Original-Six arenas such as Maple Leaf Gardens, the Montreal Forum and Boston Garden had an operating lifetime of 70-80 years. Early expansion arenas such as The Igloo, Winnipeg Arena, and Le Colisee had an operating lifetime of 50 years. The operating lifetime of two of the three arenas ending with the NHL teams leaving, and with The Igloo nearly facing the same fate. Pacific Coliseum and The Cap had operating lifetimes in the range of 25-35 years. Northlands Coliseum was built in 1974 and is now obsolete. Calgary’s SaddleDome is getting pretty long in the tooth.
All this to say the following: Scotiabank Place is now middle-aged at 15. Bruce’s what-if is not just a coulda-woulda-shoulda. Given the snail’s pace of change in Ottawa, the time to start considering its replacement is now, not 15 years from now. It’s also best to do so without involving the NCC.
While John Martin may have a pipe dream up an orifice regarding developing a football stadium on city-owned land at Bayview Yards, given the freight-train of money and political power behind the Lansdowne development (which, after football fails again, means The Glebe wins again: sorry folks) it does point to an interesting scenario brought up by Bruce Firestone. Bayview has everything needed for an urban hockey arena, including a new light rail system opening in 2017 that will move up to 25000 people per direction per hour, and has a footprint larger than Madison Square Garden (in fact, larger than MSG + Penn Station combined!).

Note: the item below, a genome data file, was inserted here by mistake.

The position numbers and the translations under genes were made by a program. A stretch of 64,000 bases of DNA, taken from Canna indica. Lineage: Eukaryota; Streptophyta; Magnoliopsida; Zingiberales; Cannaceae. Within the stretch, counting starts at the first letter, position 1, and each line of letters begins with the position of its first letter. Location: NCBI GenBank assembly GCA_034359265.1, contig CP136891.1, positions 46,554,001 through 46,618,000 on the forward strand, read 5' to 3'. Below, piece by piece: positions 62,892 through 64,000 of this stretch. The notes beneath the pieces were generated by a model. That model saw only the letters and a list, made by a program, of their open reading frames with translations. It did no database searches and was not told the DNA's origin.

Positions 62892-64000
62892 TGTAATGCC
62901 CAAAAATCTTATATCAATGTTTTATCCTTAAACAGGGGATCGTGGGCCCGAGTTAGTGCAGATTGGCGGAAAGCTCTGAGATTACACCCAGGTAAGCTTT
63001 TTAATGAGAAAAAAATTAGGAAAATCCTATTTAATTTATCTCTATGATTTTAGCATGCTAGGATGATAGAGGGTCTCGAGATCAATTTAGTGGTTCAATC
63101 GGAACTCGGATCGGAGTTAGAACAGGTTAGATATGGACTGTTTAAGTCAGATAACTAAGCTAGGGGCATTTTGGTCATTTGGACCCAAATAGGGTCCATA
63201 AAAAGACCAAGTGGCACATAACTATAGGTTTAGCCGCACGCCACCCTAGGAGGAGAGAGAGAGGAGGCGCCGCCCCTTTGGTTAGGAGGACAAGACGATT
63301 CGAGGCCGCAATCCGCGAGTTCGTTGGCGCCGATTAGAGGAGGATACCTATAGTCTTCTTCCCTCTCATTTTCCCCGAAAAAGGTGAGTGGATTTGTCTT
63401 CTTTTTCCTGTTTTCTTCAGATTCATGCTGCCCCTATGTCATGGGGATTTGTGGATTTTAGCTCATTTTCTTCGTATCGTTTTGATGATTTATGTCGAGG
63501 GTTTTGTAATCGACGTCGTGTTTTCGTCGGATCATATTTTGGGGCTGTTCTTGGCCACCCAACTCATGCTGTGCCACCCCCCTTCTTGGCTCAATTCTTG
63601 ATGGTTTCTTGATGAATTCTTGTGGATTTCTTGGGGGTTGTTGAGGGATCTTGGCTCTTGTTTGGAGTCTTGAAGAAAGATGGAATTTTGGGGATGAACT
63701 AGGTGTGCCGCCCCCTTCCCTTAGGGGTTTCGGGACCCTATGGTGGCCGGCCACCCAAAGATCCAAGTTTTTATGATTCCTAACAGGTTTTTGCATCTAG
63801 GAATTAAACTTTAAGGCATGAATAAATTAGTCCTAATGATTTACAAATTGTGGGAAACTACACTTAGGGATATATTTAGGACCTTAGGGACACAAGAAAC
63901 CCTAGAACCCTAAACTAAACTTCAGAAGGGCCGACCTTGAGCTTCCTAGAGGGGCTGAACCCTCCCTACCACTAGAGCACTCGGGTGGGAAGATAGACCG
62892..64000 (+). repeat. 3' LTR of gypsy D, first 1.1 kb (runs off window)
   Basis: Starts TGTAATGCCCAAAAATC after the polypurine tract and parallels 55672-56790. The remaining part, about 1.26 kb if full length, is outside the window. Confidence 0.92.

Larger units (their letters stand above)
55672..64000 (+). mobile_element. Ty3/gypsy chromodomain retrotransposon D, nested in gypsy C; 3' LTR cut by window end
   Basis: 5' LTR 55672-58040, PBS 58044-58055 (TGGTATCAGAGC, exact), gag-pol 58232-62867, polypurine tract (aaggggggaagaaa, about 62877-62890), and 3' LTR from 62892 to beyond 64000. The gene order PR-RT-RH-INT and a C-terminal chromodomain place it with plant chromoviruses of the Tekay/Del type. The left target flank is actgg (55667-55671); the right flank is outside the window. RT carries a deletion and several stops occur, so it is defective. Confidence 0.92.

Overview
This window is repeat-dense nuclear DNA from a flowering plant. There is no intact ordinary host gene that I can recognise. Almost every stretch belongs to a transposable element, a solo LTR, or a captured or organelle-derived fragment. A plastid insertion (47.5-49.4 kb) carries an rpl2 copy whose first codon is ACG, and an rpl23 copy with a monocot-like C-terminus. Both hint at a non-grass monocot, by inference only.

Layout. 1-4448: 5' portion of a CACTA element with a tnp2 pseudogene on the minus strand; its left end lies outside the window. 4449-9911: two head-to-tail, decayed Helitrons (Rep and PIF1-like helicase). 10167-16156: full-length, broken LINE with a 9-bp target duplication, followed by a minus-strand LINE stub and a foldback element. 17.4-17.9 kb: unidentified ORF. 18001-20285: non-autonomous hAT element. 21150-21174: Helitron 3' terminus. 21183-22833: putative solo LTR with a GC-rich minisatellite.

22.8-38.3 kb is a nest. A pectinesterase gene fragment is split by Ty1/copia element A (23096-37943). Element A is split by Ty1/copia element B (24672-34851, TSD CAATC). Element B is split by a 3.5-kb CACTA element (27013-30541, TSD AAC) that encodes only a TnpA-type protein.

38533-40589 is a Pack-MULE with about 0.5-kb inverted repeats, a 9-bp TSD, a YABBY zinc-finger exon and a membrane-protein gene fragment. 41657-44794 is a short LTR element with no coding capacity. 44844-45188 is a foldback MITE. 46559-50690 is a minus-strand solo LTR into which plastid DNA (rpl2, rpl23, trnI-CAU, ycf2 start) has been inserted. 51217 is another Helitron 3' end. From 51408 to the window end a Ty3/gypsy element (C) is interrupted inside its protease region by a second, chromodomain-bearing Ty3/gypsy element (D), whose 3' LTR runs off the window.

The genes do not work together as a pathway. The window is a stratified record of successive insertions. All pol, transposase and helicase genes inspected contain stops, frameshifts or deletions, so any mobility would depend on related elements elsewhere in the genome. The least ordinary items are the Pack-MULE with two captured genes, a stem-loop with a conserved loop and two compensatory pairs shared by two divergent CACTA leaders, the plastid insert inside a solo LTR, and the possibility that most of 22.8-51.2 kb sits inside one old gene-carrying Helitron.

A bonus is that the core parcel of land is owned by the City of Ottawa, not by the NCC, with privately owned land, the ugly City Centre, nearby.
Let’s approximately halve that for comfortable ingress or egress, not rush hour crush. It still means that an entire arena population of 22,500 (assuming a larger arena, as that would be part of the point) can be assembled or discharged using public transit in about 45 minutes, which is faster than what happens today at Scotiabank Place, primarily using cars. It also means that such a location becomes a much better venue for other bookings, especially urban-sensitive bookings such as conventions and trade shows, making such an arena potentially viable even without an NHL team.
Scotiabank place likely has 15 years left in it. By then team will need a new arena to suit new needs (transportation, demographics, etc.). Winnipeg, a city with a metropolitan population half the size of Ottawa (and that’s not even including the migrants who come to see the Habs and Leafs), built a stadium in an urban area largely with private money, in an arena that doesn’t need the Jets, and the Jets didn’t need an arena to be built at public cost (cough Quebec cough Edmonton) because the arena was already viable before the Jets. The team is more viable because of this (viable even with a 15,100 seat arena), and the ownership is viable even if the Jets falter (see success of MTS Centre independent of the Jets).
If the Senators are to stay in Ottawa for the long term, it will be because the viability of the team will be independent of the arena it plays in, and vice versa, the resulting symbiosis being two equally healthy organizations that stand well on their own and stand even better together. This is what works, from marriages on up.
As it stands now, the Senators need Scotiabank Place and Scotiabank Place needs the Senators. That is codependent. It is not healthy for the team or for the city it plays in.
Time for The Huge Euge to step up and start thinking longer term.